I've just returned from a "Foreign Policy Conference" in Vail, Colorado, cosponsored by the International Security & Arms Control Section of the APSA, the International Security Studies section of the ISA, and the Denver Council on Foreign Relations (DCFR), among others.
I presented two papers. One was coauthored with my graduate student, Phil McCauley , "The Illogic of the Biological Weapons Taboo." Phil worked for 19 years in a lab (on this kind of stuff), so we brought divergent backgrounds to this project.
In a nutshell, we argued that a taboo prohibiting bioweapons use could be dangerous in a world where (a) arms control efforts to limit capabilities are collapsing; (b) the U.S. threatens to go to war for counterproliferation; and (c) the U.S. basically argues that BW capabilities in the hands of certain states reflects an intent to use those weapons.
The other paper was "Threat Construction in the War on Terror: The Case of Pakistan." I argued that after 9/11, Pakistan could have been viewed as an "enemy" rather than a "friend" or "ally" in the war on terror. This is simply based on U.S. declarations about threats and understandings about Pakistan in 2001 and 2002. I discuss why Pakistan was not viewed as an enemy, but also address whether Pakistan's "role identity" could change in the foreseeable future.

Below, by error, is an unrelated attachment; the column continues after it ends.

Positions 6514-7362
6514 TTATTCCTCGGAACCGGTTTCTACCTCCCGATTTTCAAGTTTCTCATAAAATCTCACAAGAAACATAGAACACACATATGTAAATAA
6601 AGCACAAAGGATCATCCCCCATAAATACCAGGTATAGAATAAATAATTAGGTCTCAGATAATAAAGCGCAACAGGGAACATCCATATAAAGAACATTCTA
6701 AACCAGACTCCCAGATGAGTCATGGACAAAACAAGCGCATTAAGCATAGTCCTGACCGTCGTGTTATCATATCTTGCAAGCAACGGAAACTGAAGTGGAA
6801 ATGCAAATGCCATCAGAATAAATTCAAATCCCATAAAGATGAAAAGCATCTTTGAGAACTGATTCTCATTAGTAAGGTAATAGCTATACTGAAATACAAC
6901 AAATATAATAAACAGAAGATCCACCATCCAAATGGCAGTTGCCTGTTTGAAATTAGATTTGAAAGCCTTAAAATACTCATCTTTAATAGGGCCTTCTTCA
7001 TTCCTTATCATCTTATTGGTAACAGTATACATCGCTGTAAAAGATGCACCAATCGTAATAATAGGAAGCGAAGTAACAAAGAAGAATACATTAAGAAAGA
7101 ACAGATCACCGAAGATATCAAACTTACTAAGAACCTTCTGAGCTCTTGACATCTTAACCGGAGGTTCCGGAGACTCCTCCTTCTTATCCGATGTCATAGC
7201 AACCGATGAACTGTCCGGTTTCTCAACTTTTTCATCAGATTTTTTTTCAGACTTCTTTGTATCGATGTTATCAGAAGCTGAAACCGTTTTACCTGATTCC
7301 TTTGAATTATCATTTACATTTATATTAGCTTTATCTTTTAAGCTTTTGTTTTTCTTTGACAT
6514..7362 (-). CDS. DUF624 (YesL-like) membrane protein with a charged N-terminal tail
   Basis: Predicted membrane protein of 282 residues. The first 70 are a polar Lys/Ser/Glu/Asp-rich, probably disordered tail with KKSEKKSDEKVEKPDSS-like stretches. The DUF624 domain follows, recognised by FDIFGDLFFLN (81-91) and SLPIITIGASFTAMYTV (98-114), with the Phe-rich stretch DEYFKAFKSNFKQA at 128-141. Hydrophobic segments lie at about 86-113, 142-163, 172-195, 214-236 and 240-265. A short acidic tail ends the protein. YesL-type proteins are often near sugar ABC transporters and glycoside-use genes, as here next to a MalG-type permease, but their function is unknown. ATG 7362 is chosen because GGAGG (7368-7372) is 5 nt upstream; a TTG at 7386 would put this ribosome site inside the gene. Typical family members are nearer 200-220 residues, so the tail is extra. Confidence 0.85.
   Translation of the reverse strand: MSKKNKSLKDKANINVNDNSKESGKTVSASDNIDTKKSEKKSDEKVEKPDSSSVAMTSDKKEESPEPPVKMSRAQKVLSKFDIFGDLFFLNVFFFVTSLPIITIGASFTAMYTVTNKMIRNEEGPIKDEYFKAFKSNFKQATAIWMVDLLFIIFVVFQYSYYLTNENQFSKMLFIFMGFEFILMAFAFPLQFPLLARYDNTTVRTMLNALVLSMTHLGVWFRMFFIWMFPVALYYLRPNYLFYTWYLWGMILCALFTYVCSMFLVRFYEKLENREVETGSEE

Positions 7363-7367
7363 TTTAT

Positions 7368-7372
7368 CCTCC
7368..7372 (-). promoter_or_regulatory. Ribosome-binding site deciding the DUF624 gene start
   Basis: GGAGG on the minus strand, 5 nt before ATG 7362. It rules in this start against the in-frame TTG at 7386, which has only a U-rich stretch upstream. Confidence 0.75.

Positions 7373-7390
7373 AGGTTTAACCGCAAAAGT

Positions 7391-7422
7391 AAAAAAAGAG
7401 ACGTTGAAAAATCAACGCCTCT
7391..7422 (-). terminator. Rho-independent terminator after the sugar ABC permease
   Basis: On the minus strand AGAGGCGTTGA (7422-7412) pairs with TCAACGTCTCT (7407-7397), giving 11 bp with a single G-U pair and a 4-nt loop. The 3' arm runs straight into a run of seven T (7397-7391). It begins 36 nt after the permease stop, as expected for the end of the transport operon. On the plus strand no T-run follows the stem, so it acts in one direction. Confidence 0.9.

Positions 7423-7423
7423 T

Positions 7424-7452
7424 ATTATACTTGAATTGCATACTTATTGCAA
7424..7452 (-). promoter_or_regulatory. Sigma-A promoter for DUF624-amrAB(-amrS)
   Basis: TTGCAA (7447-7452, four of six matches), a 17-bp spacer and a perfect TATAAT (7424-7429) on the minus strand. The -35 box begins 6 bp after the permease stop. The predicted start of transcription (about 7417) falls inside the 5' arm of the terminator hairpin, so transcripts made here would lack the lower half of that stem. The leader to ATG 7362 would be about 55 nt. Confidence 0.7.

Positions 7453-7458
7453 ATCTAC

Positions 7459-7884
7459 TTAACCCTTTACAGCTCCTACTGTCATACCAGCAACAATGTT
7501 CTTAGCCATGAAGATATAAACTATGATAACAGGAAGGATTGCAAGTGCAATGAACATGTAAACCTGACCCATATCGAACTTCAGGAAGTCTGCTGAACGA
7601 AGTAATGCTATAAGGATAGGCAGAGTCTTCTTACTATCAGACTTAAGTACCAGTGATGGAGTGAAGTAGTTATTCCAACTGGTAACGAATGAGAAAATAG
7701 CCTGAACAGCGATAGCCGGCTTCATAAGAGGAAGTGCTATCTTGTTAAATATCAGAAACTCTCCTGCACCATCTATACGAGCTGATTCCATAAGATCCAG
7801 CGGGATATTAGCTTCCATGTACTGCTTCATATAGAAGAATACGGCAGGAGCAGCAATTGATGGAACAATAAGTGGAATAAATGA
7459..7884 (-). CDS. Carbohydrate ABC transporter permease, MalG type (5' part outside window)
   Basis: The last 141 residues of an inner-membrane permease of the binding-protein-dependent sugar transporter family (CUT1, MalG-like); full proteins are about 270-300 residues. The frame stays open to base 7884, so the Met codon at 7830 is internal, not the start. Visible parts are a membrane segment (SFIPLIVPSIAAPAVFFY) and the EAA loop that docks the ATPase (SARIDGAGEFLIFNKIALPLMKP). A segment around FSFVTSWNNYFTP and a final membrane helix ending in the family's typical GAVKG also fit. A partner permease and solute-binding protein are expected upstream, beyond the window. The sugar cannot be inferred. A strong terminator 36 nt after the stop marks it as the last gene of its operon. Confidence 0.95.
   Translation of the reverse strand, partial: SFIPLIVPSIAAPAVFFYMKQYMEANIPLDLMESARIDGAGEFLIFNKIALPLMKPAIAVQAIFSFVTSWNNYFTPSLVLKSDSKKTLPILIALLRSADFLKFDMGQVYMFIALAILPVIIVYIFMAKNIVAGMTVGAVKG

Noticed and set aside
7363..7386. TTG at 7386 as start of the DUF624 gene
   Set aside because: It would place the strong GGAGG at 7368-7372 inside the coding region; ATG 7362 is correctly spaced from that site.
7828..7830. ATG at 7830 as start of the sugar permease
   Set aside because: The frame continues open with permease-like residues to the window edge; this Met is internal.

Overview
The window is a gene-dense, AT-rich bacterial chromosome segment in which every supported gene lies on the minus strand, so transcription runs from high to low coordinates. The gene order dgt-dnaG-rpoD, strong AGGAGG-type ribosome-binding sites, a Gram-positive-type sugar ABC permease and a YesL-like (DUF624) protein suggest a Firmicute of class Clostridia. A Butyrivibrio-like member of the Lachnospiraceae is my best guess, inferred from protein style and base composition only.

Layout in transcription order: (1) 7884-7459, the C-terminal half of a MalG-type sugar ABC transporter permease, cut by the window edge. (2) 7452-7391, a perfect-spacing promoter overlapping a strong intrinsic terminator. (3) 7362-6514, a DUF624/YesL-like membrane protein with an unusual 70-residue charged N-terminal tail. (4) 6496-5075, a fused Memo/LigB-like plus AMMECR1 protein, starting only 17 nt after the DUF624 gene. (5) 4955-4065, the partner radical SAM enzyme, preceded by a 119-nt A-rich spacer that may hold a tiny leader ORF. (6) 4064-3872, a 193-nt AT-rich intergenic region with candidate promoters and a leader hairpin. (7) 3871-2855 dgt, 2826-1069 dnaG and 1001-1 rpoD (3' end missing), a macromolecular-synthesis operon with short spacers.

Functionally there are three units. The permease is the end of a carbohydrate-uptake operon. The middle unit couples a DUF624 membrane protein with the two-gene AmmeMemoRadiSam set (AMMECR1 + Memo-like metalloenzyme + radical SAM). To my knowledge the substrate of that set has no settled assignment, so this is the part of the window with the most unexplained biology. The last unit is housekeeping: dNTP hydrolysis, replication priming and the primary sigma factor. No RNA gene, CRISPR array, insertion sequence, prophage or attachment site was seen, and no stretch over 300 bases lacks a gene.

Hopefully, pdf versions of both papers will soon be available here. All comments are welcome. If the organizers don't get them up soon, I'll post them somewhere.
Needless to say, writing these papers and attending the conference kept me from blogging as much as usual the last few weeks.
Strangely, I heard the names S. Fred Singer and Laurie Mylroie referenced favorably at this conference -- once by a panelist and once by an audience member from an ACFR chapter. So far as I could tell, no one around me batted an eye.
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